But she says she was shocked to learn that Le Dain would not be given time off to recover from his illness.
"He was the type of person that should have remained on the court — with his mind, his wonderful ability to decide cases," she says. "He could have contributed much more."
David Butt, a criminal lawyer in Toronto who clerked for Le Dain at the court, calls his treatment "appalling."
He acknowledges that the pressure on the court was intense, but adds, "how long can a court continue to function one judge down? You just sit with seven judges for a little longer. You hire more clerks. There were certainly alternatives, and they weren't taken."
Dickson died in 1998, but his handling of Le Dain's illness is chronicled in a biography co-authored by Robert J. Sharpe, Dickson's executive legal officer at the time.
Sharpe declined The Sunday Edition's request for an interview, but he wrote in 2003 that while it was "a difficult and distasteful decision," Dickson "was persuaded that Le Dain's prognosis was poor" and that the court, facing a large backlog of cases, "simply could not afford to wait" for him to recover.
A question of optics?
But Richard Janda, a professor on McGill's law faculty and Le Dain's clerk in 1988, believes Le Dain's mental illness was a significant factor in the decision. "How it might bear upon the reputation of the court, was something of great concern to the chief justice."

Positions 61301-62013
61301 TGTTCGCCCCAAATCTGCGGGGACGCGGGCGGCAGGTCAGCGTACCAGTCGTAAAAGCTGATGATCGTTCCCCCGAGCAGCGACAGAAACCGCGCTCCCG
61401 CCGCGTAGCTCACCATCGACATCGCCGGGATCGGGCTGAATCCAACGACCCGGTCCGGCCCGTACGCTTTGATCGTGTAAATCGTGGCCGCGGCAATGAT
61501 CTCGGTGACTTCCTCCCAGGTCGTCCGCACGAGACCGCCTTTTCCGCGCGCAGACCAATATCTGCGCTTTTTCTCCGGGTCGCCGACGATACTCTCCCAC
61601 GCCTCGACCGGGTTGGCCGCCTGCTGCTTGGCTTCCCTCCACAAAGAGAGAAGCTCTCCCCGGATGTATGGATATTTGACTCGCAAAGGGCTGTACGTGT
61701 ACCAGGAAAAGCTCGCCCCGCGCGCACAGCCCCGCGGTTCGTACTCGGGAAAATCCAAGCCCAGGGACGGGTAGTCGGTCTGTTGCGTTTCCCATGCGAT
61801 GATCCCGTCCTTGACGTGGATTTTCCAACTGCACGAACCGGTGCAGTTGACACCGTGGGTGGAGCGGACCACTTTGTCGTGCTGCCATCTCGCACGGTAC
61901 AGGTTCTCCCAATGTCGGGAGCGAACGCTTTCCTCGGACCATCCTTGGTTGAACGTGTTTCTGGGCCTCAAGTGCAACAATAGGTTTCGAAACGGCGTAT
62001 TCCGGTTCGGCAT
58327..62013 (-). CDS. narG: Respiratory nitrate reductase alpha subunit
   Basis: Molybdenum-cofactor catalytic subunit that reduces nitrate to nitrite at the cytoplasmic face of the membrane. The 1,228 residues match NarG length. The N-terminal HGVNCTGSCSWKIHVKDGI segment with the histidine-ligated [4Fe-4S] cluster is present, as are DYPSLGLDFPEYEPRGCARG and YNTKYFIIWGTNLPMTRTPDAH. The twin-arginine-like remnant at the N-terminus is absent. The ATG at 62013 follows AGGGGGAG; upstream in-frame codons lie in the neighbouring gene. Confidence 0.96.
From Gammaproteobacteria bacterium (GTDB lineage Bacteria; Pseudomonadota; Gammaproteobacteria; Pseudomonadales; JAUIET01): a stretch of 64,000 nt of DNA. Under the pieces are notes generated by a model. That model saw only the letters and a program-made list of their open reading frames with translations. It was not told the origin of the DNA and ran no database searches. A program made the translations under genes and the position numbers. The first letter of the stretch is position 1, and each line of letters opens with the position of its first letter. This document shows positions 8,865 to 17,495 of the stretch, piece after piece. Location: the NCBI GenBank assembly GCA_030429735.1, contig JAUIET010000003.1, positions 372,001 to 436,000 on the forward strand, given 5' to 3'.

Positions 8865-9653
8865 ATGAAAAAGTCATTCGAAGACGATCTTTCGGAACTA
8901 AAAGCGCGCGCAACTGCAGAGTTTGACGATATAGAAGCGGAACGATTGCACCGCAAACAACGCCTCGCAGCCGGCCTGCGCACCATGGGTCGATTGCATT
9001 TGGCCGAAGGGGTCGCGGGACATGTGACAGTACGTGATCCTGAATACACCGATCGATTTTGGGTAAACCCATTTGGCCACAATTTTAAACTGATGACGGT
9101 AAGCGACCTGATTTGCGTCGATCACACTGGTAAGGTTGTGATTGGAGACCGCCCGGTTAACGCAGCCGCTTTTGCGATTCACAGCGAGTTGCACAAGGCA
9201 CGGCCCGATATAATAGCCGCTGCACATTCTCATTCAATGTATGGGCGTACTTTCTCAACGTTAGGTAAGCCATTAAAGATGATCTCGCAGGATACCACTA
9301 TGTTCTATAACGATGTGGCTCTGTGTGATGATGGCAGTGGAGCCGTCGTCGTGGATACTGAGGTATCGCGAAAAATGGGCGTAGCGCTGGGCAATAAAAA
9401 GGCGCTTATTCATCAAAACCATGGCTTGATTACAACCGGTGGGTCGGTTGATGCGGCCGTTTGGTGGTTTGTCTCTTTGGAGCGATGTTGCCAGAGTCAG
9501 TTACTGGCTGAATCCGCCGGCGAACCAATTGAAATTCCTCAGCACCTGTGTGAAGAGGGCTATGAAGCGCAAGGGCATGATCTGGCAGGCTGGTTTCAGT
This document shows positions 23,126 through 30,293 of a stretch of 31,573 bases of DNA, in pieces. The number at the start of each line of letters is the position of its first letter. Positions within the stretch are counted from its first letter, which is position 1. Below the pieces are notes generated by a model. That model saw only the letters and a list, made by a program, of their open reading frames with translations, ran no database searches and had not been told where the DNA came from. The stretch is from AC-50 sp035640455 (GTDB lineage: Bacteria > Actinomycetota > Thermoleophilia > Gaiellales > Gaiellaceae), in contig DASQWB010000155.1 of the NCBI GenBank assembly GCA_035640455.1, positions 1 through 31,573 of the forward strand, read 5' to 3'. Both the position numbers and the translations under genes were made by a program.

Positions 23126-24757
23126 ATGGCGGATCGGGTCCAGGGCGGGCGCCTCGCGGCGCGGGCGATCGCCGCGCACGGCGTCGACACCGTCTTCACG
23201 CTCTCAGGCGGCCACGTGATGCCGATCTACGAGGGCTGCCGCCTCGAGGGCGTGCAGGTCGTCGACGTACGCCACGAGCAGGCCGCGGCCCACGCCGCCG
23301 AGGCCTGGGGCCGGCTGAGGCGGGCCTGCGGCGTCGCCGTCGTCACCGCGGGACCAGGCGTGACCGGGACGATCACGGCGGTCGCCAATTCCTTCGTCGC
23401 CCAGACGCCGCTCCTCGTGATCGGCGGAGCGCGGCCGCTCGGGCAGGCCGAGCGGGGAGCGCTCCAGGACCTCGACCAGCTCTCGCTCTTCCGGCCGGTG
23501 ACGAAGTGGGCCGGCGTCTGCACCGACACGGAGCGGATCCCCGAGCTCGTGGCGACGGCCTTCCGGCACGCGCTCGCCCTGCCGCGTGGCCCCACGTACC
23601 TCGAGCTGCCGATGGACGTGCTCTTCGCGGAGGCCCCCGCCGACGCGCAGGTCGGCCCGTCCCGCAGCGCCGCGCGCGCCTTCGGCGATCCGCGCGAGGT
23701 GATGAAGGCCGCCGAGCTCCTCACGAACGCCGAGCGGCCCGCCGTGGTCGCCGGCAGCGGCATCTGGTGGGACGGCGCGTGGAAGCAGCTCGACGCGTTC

He points out that Le Dain continued to provide input on his outstanding cases during his hospitalization, particularly on the Ford case, which would determine the constitutionality of Quebec's French-only sign law in Bill 101. It had landed at the court in the middle of the Meech Lake crisis, and Le Dain had been wrestling with the decision for months.
He fell ill before it was finished, but Janda says the judgment ultimately released by the court, which struck down the sign law, was based almost entirely on Le Dain's draft.
Reduced to an asterisk
Yet the chief justice marked Le Dain's name with an asterisk on the case, stating that he "took no part in the judgment." At a rare meeting, Janda tried to persuade Dickson to reconsider, in part at Le Dain's request.
As he tells it, the chief justice heard him out, but "in Chief Justice Dickson's view, for Gerald Le Dain to be hospitalized for mental illness and part of a panel that came up with this decision, could give rise to poor public perception of the decision."
Janda disagrees. He believes Le Dain's contribution to the Ford case should be formally acknowledged.
'There was never an apology'
Le Dain died in 2007, and neither he nor his family and supporters ever spoke publicly about the circumstances of his resignation from the court until now.
"That's the way we were brought up — that it was important to protect the integrity of the institution of the Supreme Court of Canada," says Burgess. "We didn't talk about it, not through shame, but because we had the sense that it would reflect poorly on the court. And it does. And you can't get around it."
Burgess and her siblings say they want the record set straight, so that the cloud that hangs over their father's reputation and his accomplishments can finally be lifted.
"I think it was cruel. I think it was unconscionable. There was never an apology," she says. "It never should have happened."
Click 'listen' above to hear the full documentary by Bonnie Brown.
Bonnie Brown is an award-winning news and documentary producer with CBC. She has worked for The World at Six, The National and The Magazine. Bonnie is originally from Winnipeg, is now based in Toronto, and has a law degree from McGill University.
Note: The original version of this story stated that Claire L'Heureux-Dubé was the only surviving judge to serve as a Supreme Court Justice with Gerald Le Dain. That was incorrect.